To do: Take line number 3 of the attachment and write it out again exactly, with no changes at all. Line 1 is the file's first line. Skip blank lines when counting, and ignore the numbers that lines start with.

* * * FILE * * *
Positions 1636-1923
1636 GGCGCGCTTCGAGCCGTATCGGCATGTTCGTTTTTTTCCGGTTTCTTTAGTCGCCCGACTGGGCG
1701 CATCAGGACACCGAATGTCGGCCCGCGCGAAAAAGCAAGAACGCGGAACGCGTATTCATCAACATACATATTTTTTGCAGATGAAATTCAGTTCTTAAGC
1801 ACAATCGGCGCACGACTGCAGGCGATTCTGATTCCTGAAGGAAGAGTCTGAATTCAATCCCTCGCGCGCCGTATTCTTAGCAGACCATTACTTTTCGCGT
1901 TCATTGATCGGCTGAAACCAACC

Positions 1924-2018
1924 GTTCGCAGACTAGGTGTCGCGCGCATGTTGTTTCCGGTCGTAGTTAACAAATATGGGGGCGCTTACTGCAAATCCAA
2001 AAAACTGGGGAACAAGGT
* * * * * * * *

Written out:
1701 CATCAGGACACCGAATGTCGGCCCGCGCGAAAAAGCAAGAACGCGGAACGCGTATTCATCAACATACATATTTTTTGCAGATGAAATTCAGTTCTTAAGC